There was no one at home when Harry returned except Todd, who, having kept his position outside the dining-room door during the heated encounter, had missed nothing of the interview. What had puzzled the darky—astounded him really—was that no pistol-shot had followed his master's denouncement and defiance of the Lord of Moorlands. What had puzzled him still more was hearing these same antagonists ten minutes later passing the time o' day, St. George bowing low and the colonel touching his hat as he passed out and down to where Matthew and his horses were waiting.
It was not surprising, therefore, that Todd's recital to Harry came in a more or less disjointed and disconnected form.
"You say, Todd," he exclaimed in astonishment, "that my father was here!" Our young hero was convinced that the visit did not concern himself, as he was no longer an object of interest to any one at home except his mother and Alec.
"Dat he was, sah, an' b'ilin' mad. Dey bofe was, on'y Marse George lay low an' de colonel purty nigh rid ober de top ob de fence. Fust Marse George sass him an' den de colonel sass him back. Purty soon Marse George say he gwinter speak his min'—and he call de colonel a brute an' den de colonel riz up an' say Marse George was a beggar and a puttin' on airs when he didn't hab 'nough money to buy hisse'f a 'tater; an' den Marse George r'ared and pitched—Oh I tell ye he ken be mighty sof' and persimmony when he's tame—and he's mos' allers dat way—but when his dander's up, and it suttinly riz to-day, he kin make de fur fly. Dat's de time you wanter git outer de way or you'll git hurted."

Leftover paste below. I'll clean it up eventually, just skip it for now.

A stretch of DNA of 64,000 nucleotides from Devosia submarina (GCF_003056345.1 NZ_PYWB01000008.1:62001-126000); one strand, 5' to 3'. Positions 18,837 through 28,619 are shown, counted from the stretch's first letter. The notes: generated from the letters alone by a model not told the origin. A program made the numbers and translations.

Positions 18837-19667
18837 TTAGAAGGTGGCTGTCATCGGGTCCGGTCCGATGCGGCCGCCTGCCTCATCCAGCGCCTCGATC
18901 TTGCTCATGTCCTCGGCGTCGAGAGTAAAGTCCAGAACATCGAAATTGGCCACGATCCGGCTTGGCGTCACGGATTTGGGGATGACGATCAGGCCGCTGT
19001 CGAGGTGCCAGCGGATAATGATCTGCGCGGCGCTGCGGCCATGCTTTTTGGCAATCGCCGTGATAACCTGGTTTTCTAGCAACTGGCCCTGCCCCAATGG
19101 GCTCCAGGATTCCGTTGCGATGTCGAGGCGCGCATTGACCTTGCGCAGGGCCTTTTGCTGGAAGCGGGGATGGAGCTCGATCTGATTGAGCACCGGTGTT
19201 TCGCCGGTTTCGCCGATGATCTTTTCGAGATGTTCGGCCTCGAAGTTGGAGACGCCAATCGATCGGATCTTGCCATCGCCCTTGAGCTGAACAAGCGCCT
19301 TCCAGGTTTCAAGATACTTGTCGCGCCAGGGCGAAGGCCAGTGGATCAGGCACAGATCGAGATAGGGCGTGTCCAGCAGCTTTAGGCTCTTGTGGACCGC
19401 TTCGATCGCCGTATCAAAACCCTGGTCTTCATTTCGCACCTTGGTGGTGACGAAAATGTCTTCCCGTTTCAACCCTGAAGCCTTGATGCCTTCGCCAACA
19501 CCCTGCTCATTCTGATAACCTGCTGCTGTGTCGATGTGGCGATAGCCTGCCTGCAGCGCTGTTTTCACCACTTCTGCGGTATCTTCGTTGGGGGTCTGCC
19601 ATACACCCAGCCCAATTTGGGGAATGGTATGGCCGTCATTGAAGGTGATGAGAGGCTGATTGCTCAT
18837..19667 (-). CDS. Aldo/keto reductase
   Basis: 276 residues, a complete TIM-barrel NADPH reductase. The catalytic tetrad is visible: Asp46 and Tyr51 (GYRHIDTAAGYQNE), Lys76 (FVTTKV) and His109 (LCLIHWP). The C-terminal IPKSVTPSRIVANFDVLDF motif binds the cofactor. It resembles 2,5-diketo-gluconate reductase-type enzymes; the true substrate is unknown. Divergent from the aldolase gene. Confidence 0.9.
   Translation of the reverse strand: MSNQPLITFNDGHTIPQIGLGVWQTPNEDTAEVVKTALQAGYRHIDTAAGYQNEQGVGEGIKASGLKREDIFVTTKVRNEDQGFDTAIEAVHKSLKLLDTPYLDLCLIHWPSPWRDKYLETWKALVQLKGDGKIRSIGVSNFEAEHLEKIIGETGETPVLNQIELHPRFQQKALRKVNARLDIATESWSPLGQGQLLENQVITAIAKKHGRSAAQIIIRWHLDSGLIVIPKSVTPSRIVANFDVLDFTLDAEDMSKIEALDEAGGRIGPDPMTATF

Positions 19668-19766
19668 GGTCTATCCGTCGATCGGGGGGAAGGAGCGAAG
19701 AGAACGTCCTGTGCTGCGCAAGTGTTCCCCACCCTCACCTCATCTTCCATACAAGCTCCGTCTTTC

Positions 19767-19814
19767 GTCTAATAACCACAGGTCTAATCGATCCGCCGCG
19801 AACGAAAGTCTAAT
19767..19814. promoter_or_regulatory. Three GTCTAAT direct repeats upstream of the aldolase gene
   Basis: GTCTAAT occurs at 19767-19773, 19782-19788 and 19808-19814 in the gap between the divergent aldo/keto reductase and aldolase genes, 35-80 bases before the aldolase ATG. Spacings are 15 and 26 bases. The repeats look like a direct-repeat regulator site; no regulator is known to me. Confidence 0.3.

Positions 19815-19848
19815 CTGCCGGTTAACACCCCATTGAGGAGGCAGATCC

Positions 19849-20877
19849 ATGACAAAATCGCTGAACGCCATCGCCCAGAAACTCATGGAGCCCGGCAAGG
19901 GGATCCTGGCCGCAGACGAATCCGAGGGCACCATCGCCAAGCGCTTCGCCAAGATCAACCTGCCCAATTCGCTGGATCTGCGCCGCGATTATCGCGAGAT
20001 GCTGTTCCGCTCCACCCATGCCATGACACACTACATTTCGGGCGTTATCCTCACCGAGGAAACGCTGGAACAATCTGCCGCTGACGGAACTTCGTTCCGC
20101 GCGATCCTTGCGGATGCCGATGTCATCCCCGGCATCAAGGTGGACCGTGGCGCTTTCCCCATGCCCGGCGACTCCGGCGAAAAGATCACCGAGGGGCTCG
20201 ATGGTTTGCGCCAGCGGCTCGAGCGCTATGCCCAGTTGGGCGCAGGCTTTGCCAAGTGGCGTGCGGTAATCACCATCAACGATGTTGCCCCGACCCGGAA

"Who did you say was the beggar?" It was all Greek to Harry.
"Why, Marse George was—he was de one what was gwine hongry. De colonel 'lowed dat de bank was busted an'—"
"Why de 'Tapsco—whar Marse George keep his money. Ain't you see me comin' from dar mos' ebery day?"